This past week wasn’t exactly spring break for the Spurs; it was probably closer to hell week. The team that coasted through a soft early-season schedule had to beat the Thunder, Clippers, Blazers, and Warriors in an 8 day stretch. It only counts as four more regular season home wins (44 in a row), but the quality home stand is a great sign that the new-look Spurs are hitting their stride at the right time.
Russell Westbrook, Chris Paul, Damian Lillard, and Steph Curry are arguably the four best point guards in the West, maybe in the game right now. San Antonio used fantastic team defense to hold these excellent scorers and facilitators to an average of under 20 points and 7 assists. Steph Curry was limited to 14 points and 1/12 shooting from three point range.
San Antonio’s guards didn’t shoot the lights out- in fact, it took until midway through the third quarter for a Spurs guard to get a bucket in the OKC game. However, Tony Parker, Patty Mills, Danny Green, and Manu Ginobili played excellent defense running shooters off the three point line, funneling them towards shot blockers and contesting every shot.
The Spurs didn’t need offensive greatness from their backcourt because they got it from their frontcourt. The increasingly potent tandem of Kawhi Leonard and LaMarcus Aldridge contributed 44 points and 16 boards per game, which is a lot on a team like this. LMA has gotten much more comfortable in the system, and he and Kawhi have been playing well together consistently since the All-Star break.
This dynamic duo is vital to the continued success of the Spurs both this season and in the imminent post-big-three era, and unfortunately for other teams, it seems to be working just fine. Aldridge has been eating from everywhere on the court this year, and Leonard’s development into a Terminator-like offensive juggernaut has been well documented.
LMA’s per-game averages are down from his time in Portland, but his efficiency numbers are much improved. He’s dropped about five points per game compared to his last two years as a Blazer, but he’s also taking six less shots and hitting at a higher clip. His scoring totals and percentages have consistently improved over the course of the season, and he looks completely comfortable in his new system now.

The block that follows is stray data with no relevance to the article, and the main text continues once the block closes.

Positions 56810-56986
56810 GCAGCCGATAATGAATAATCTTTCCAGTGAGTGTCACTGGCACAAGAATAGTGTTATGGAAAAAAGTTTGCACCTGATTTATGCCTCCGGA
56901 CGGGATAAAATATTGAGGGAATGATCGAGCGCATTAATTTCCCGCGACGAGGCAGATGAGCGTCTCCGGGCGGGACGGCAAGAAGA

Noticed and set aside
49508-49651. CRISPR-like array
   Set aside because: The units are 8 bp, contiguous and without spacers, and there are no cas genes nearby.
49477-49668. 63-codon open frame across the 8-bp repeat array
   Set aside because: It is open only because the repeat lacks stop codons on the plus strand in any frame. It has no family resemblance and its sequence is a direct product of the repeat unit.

These last four wins are incredibly meaningful for the team, but not because of the result. At the end of the day, each only counts for one more regular season win. Coach Pop and his guys don’t care about extending a record home win streak, winning statement games, or even chasing the 1 seed. They are completely focused on winning a championship, and this home stand was a strong step toward that goal.
Before these games, Patty Mills said this stretch would be “an exciting time for us to develop against quality teams who we’ll most likely see at some stage during the playoffs.” I’d say that it went pretty well. The transition period is officially over, and 69 games of tinkering has gotten the Silver and Black Machine humming down the stretch and poised to make a deep playoff run. It’s important to get hot at the right time, and San Antonio is definitely picking up steam.
Golden State is openly chasing immortality, but at what cost? These Warriors will never play the ‘95-’96 Bulls, and it seems like they forget that sometimes. Will they prioritize a regular season record over rest in the last few games even if the one seed is locked up? And what effect will it have on morale if they can’t reach that mythical 73 win mark? Questions like this don’t exist for the Spurs.
The young, exciting Dubs have earned every right to celebrate their historic run like little kids jumping on the bed. At this point though, they are becoming aware of the monster hiding under it. It has a terrifying claw and exploits their biggest fear (post-play). The kids are still making noise, but who do you think is more afraid of whom? The boogeyman just said, “BOO” on national television.